No sooner than the unfortunate death of Michael Jackson, security researchers expected an increase in spam that exploits this popular news story to spread malware.
Recent and popular events are like holidays for scammers, they are like vultures when it comes to a exploiting a story that is talked about non-stop via the media and internet. Michael Jackson's death is undoubtedly one of the most popular stories currently and will continue to be for some time. Scammers realize this and they plan on spreading their malicious files and spam messages to unsuspecting computer users while the getting is good.
Many scam messages related to Michael Jackson's death are posed as news alerts from popular networks such as CNN and the Los Angeles Times have been circulating via email lately. These discoveries have been noted by many popular security companies such as Symantec, Trend Micro and Sophos. Some of the messages have appeared to be those that issue a fake flash player update which will install malware while others may include links to malicious sites that could spread malicious files or install rogue applications onto a users system.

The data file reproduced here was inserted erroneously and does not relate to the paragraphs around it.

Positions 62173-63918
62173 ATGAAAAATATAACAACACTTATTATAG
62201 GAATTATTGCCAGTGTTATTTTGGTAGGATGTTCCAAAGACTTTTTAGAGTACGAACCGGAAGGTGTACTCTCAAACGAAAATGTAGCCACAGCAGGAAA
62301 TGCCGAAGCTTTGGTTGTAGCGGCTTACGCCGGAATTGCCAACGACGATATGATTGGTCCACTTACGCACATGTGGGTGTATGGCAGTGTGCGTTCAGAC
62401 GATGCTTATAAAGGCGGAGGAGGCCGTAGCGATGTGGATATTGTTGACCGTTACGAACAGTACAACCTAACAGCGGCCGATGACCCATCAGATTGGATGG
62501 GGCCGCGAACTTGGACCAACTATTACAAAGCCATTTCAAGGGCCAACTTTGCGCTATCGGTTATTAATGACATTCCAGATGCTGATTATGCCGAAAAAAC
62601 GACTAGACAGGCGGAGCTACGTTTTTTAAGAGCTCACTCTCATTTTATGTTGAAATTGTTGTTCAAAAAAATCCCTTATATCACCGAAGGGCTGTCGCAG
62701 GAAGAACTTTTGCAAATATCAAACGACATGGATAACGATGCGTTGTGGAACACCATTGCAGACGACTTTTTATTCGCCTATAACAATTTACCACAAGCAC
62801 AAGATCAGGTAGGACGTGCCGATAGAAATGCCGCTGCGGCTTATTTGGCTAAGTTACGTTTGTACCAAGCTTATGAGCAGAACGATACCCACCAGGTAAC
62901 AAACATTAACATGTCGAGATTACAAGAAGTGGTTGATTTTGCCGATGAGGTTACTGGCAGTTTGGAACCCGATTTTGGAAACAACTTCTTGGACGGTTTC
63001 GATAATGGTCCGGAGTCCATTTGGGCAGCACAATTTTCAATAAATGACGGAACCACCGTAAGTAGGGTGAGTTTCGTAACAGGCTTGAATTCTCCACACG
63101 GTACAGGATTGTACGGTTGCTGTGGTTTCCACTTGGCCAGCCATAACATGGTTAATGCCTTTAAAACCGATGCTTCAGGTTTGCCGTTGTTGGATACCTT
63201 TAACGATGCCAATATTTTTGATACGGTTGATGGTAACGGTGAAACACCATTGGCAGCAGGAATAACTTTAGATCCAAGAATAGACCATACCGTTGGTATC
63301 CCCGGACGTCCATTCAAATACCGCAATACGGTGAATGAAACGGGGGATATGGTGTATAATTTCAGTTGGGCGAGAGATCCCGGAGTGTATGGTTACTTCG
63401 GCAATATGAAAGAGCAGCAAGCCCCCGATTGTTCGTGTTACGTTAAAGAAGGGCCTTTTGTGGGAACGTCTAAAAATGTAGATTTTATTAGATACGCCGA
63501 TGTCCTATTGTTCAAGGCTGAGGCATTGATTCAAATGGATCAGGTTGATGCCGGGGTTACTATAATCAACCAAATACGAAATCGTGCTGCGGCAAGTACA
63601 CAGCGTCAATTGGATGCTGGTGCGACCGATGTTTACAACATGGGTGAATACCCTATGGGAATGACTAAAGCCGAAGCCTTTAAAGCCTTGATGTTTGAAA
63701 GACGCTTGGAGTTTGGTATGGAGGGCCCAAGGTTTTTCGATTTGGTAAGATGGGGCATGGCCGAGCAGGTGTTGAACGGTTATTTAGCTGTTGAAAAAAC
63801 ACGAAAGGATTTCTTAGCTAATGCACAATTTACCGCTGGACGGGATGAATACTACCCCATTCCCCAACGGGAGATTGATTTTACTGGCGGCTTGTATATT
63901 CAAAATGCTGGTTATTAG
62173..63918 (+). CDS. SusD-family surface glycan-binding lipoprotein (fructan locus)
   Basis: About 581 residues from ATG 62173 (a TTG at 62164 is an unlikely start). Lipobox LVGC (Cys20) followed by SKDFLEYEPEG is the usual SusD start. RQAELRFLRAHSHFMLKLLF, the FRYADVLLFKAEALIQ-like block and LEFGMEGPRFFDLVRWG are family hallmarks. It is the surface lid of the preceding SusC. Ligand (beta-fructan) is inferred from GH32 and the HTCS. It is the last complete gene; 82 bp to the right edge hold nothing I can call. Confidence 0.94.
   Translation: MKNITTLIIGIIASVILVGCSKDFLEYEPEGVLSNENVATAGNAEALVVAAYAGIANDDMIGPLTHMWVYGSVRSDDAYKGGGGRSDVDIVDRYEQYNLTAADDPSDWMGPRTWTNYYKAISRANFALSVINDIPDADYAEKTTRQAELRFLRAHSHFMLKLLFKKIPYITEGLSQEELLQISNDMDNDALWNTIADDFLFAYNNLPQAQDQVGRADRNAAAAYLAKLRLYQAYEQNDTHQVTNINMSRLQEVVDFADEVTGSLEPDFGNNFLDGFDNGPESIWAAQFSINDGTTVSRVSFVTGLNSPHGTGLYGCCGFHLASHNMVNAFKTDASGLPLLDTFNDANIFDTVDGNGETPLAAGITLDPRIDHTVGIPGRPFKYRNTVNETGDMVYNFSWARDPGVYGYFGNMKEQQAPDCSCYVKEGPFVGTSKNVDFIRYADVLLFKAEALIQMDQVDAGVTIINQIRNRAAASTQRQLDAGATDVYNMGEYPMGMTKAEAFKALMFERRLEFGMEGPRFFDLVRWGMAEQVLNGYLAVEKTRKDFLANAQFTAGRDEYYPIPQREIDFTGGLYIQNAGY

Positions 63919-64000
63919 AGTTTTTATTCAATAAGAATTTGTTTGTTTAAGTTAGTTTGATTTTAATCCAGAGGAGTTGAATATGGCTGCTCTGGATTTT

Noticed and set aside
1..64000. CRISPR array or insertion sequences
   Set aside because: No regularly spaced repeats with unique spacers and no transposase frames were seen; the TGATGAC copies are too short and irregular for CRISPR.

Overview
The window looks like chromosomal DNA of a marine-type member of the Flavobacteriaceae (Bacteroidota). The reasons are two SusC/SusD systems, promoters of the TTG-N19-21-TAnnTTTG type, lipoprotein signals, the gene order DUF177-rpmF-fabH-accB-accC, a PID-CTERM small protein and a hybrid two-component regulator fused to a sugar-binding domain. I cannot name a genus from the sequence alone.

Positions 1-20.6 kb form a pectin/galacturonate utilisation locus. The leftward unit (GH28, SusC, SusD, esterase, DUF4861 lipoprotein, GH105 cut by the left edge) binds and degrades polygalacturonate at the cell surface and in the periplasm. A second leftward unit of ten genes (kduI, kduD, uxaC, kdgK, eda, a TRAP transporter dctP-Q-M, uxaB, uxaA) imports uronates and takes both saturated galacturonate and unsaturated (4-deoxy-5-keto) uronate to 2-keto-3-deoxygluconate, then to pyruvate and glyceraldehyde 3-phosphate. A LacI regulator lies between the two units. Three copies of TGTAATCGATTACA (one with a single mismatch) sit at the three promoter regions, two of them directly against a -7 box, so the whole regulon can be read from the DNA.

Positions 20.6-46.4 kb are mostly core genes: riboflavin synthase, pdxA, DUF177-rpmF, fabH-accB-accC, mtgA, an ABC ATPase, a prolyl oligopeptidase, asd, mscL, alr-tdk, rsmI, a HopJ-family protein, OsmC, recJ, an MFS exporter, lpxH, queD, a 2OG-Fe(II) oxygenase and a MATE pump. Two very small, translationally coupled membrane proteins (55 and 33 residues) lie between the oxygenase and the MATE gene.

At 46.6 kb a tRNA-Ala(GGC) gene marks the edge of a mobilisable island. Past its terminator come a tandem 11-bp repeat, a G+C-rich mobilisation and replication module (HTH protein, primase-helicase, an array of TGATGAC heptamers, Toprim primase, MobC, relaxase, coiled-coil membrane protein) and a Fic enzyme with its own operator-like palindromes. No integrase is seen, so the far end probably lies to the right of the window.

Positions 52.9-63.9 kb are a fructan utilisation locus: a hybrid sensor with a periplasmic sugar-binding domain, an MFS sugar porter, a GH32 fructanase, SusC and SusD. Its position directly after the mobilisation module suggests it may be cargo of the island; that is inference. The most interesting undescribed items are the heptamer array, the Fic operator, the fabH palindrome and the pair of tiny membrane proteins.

A hacker exploiting popular news stores is nothing new. This simple tactic dates back several years. In the recent Michael Jackson death story exploitation, hackers have gone as far as to take advantage of computer users though a bogus "Michael Jackson Organization" message. The fake organization email calls Michael "a true humanitarian" and they attempt to beg for donations to send via western union or money gram. A typical scam where the hackers look for a big payout.
Even though several security researchers and security companies warned computer users to expect an onslaught of Michael Jackson's death related spam messages, users continue to fall victim to the scams. It is no doubt that a computer user will open a message that is titled "Michael Jackson Died from a Drug Overdose." Even though the reason for his death has not been released, many people are anxious to find out. The scammers know this and will stoop as low as they can go to take advantage of the situation.
More than likely you have received some form of an email message related to Michael Jackson's death within the past week or so. Have any of the messages been spam? Did you become infected with malware by opening the spam message and clicking on a link? We want to hear from you.